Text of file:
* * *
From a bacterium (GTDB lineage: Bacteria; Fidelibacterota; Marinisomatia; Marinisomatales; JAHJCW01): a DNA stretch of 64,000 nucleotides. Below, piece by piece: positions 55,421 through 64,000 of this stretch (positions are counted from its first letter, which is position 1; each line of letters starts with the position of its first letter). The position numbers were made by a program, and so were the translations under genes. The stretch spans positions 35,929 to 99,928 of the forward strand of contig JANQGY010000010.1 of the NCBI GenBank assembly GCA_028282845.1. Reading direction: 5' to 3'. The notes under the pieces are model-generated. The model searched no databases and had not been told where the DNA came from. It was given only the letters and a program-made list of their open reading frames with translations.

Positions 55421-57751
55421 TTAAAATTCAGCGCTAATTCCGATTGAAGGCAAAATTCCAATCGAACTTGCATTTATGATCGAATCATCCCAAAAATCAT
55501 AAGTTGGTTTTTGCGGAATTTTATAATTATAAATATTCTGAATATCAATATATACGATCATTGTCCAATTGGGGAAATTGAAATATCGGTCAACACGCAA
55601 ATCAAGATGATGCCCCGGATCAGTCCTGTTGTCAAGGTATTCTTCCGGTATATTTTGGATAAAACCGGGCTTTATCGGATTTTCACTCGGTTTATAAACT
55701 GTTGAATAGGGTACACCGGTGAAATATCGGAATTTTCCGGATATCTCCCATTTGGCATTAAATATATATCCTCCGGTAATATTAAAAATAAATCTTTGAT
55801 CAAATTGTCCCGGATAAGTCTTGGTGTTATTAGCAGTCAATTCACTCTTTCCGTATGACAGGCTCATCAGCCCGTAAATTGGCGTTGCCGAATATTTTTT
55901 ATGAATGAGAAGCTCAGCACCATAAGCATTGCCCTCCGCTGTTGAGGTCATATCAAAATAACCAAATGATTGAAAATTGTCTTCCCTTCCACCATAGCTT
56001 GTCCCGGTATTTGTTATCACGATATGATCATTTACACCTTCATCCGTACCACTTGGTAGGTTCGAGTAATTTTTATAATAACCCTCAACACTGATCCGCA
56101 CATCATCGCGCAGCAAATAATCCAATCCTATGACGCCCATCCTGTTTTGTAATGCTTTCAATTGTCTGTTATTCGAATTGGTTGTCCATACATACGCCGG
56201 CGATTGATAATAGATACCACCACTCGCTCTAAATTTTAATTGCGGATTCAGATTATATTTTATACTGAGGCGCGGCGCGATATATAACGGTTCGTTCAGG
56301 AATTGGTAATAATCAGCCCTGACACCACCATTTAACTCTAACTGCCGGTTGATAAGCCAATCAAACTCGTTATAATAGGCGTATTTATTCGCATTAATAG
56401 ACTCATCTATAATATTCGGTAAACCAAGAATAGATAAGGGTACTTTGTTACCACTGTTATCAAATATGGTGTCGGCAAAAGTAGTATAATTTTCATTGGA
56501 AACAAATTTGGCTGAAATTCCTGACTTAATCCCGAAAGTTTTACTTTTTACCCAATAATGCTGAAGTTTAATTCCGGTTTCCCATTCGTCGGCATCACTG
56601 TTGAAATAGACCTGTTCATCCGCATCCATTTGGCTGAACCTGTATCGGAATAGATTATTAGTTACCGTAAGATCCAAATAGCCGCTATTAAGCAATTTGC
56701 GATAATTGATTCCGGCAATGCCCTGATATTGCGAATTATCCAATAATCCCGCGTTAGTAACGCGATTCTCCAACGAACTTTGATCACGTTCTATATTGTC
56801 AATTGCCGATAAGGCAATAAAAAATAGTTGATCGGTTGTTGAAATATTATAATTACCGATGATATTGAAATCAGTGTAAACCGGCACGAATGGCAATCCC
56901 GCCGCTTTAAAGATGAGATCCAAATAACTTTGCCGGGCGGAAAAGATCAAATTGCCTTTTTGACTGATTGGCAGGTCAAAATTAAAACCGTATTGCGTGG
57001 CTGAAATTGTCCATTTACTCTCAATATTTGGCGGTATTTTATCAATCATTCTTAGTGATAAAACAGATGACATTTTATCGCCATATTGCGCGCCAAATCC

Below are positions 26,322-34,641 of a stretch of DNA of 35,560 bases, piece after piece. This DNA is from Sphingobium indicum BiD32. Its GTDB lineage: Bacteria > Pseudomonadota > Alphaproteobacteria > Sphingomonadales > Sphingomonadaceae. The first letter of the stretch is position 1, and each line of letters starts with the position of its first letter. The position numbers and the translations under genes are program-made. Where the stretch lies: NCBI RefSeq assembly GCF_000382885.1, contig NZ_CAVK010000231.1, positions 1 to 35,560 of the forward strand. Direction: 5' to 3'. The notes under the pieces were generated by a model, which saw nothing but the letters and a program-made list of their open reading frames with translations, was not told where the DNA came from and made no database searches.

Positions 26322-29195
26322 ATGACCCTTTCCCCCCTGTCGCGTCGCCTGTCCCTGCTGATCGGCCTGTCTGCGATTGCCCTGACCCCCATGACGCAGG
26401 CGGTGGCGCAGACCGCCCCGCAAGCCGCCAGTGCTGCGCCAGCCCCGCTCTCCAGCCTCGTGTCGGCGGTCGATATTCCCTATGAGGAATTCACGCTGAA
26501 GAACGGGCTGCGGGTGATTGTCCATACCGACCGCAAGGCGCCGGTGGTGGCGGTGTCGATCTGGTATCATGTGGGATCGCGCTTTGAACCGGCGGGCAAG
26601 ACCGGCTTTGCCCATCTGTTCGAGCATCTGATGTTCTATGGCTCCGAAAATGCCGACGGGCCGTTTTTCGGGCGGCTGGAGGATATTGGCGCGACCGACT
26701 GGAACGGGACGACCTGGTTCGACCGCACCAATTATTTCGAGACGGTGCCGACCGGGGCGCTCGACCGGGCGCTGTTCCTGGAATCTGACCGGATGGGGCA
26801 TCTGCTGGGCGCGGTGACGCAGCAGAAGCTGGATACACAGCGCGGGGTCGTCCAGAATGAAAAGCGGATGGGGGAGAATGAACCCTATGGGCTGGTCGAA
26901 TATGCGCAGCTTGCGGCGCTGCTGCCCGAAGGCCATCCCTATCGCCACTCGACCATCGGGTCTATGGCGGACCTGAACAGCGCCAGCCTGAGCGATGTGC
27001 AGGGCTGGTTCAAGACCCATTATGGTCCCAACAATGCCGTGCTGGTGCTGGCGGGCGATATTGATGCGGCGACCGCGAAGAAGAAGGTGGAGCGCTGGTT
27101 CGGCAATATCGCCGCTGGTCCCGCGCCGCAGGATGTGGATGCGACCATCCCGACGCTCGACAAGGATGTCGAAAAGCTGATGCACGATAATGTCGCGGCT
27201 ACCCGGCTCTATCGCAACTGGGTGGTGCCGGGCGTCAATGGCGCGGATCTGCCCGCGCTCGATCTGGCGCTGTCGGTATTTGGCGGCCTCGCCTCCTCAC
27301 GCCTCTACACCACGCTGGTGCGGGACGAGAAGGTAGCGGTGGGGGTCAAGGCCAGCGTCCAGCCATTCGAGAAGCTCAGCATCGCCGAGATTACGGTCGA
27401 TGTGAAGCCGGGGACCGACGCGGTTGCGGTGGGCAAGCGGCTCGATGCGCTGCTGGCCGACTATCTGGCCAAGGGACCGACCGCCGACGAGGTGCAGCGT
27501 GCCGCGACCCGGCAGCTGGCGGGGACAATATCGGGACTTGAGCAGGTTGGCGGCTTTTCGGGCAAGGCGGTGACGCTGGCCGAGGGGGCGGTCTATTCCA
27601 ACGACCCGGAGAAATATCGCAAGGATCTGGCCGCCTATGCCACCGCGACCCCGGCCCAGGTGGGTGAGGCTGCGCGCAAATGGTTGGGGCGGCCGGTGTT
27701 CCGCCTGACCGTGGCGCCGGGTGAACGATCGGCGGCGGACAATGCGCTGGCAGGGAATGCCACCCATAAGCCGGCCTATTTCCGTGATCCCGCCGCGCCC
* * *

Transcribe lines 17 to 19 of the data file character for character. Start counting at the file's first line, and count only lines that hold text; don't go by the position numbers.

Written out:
56801 AATTGCCGATAAGGCAATAAAAAATAGTTGATCGGTTGTTGAAATATTATAATTACCGATGATATTGAAATCAGTGTAAACCGGCACGAATGGCAATCCC
56901 GCCGCTTTAAAGATGAGATCCAAATAACTTTGCCGGGCGGAAAAGATCAAATTGCCTTTTTGACTGATTGGCAGGTCAAAATTAAAACCGTATTGCGTGG
57001 CTGAAATTGTCCATTTACTCTCAATATTTGGCGGTATTTTATCAATCATTCTTAGTGATAAAACAGATGACATTTTATCGCCATATTGCGCGCCAAATCC